The question I wanted to ask is, actually, if you could talk about your writing process, your habit, sort of what’s a daily writing day like for you.
Well, the thing about writing is if you really try, if you do it every day, and you put in your time, you get better. I don’t know if there’s a—I think with acting that’s possible, too, but writing is something that if you really plug away at it, you can get better. The important thing is: A, choose the time that’s good for you. For me, it’s early morning because I wake up, and I’m fresh, and I sit in my place. I look out the window, and I have coffee, and no one’s gotten up yet or called me or hurt my feelings.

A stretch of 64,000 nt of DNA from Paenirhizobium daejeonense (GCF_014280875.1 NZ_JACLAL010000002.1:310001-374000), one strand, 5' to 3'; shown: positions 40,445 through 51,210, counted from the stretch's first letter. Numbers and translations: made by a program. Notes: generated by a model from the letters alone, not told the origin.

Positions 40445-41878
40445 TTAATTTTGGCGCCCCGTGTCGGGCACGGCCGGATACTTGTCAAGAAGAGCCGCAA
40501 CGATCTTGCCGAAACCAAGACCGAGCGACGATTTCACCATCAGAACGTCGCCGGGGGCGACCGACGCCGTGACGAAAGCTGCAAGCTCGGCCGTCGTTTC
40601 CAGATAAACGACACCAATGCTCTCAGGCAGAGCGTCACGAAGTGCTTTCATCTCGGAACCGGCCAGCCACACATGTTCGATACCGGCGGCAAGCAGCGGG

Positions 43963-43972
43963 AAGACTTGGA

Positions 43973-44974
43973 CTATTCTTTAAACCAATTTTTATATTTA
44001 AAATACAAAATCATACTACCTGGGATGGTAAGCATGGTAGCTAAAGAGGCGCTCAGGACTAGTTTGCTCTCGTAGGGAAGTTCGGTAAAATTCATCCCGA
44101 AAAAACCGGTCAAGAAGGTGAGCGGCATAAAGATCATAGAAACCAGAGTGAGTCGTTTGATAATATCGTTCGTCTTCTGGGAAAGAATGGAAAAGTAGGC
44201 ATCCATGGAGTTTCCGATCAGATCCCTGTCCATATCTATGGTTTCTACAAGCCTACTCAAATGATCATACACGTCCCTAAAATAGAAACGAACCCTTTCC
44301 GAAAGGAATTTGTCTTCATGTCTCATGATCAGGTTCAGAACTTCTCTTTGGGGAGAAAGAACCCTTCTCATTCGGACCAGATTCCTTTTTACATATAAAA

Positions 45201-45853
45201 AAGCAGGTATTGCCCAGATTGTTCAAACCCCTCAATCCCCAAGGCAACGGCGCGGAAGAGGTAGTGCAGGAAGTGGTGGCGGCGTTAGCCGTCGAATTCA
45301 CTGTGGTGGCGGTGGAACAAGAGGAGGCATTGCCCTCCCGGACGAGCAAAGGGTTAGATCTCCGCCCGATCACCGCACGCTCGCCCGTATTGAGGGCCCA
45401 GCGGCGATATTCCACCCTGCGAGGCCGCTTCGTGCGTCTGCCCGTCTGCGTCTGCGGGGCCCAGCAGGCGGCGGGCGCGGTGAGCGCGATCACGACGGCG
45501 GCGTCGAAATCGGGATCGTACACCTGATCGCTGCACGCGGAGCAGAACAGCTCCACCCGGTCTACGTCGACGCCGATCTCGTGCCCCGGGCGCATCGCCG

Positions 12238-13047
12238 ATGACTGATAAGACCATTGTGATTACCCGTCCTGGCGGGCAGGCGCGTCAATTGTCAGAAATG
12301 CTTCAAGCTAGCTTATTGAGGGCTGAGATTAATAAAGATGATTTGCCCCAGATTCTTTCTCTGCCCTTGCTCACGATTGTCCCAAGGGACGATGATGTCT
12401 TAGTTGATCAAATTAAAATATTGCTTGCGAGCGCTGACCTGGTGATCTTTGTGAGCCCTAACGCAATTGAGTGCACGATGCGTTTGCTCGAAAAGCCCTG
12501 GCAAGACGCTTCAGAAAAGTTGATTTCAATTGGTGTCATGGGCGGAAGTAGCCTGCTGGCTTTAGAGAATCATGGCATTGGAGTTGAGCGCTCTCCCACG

It’s very important that your feelings are very, sort of, just stable. You know, you don’t want to have a heartache when you’re trying to go fly on some adventure of writing. At any rate, it’s very important for the young writer to, when you finish the six, seven, eight pages, to turn them over and don’t look at them again, because I believe there is a hormone that is injected in the blood of the young writer that makes him hate everything he has just written.